1. Before I became a school teacher, I taught childbirth education classes and acted as a doula for women in labour. This came about as a result my own natural childbirth experiences with my first and second children and the home birth of my third. I considered becoming a midwife but unfortunately the timing was off - midwives were not regulated in Ontario at the time and there were no education programs available (however my sister, who attended the home birth of my third when she was 17, is a midwife).
  2. I have competed in triathlons, a couple of half marathons and a relay marathon. I started competing in my 40's but may have to slow down/stop in my fifties because my knees are getting wonky ( I have a torn ALC and meniscus in one knee and the other knee started acting up over the holidays for no good reason I could see. Maybe it was the Zumba class?).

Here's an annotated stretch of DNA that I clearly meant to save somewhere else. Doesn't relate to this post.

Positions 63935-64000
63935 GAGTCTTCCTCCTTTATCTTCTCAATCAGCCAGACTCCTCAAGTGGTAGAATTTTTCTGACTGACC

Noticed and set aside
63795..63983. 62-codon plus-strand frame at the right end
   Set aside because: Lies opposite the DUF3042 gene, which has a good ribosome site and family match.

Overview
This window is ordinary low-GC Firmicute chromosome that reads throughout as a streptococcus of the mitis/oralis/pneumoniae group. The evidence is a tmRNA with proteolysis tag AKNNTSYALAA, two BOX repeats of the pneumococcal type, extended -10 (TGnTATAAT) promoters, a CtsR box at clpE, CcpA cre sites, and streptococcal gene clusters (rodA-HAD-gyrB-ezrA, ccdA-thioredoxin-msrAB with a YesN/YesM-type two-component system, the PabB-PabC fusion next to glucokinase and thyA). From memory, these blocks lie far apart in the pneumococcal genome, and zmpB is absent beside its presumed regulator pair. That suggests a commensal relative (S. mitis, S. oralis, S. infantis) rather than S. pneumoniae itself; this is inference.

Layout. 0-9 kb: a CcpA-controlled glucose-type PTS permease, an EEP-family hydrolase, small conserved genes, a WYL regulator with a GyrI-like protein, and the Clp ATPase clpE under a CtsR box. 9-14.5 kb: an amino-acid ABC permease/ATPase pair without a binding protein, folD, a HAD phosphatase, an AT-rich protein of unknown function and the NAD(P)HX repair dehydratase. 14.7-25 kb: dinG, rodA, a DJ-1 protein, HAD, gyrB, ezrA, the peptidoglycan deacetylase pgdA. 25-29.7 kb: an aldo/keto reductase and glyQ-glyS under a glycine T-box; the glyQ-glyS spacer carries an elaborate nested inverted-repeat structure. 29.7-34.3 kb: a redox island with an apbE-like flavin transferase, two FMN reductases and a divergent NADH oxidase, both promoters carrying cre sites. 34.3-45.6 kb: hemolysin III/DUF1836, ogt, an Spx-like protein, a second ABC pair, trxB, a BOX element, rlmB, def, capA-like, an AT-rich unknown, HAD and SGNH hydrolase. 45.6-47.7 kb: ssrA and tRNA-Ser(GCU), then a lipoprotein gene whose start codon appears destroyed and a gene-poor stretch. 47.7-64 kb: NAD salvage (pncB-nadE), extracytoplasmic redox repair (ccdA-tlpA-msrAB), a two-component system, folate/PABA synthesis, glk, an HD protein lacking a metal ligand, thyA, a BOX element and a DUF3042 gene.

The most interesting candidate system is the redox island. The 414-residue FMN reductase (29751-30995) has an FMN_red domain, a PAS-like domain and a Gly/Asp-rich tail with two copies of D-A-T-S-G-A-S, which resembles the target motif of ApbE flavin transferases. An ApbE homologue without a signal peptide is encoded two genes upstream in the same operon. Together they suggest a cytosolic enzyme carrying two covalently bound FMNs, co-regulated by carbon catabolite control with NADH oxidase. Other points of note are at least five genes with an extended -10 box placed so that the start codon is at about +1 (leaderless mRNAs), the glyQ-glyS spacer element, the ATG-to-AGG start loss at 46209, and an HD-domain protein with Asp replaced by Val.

3. I hate housework with a passion, but give me a lawnmower or a snow shovel and I'll work all day.
  4. I have a tendency to read books over and over again. In fact, I spent this break re-reading Diana Gabaldon's Outlander series for the the fifth time. I always find something that I've missed in previous readings - I think it's because when reading for pleasure I read really quickly and have a tendency to skip over sentences and long descriptive passages.
  5. I always said that my dream job would be half-time library and half-time HPE. I guess I'm living my dream.
  6. I am becoming a yoga freak. I started it because I was experiencing pain during my runs. Yoga fixed that within a week. Now I'm sticking to it because I'm burnt out from lifting weights. I see myself as a yoga instructor in the future.
  7. I was a provincial synchronized swimming champion (back in the 70's). If you think synchro is a fluff sport try running, walking, aerobics (or what ever it is you do to get your heart rate up) while holding your breath for 1 minute intervals - oh and do it upside down!
Back to work on Monday. Hope your new year goes well!


Image: http://www.synchro.ca/webgallery/juniorteam/2008Championnatsdumondejunior.php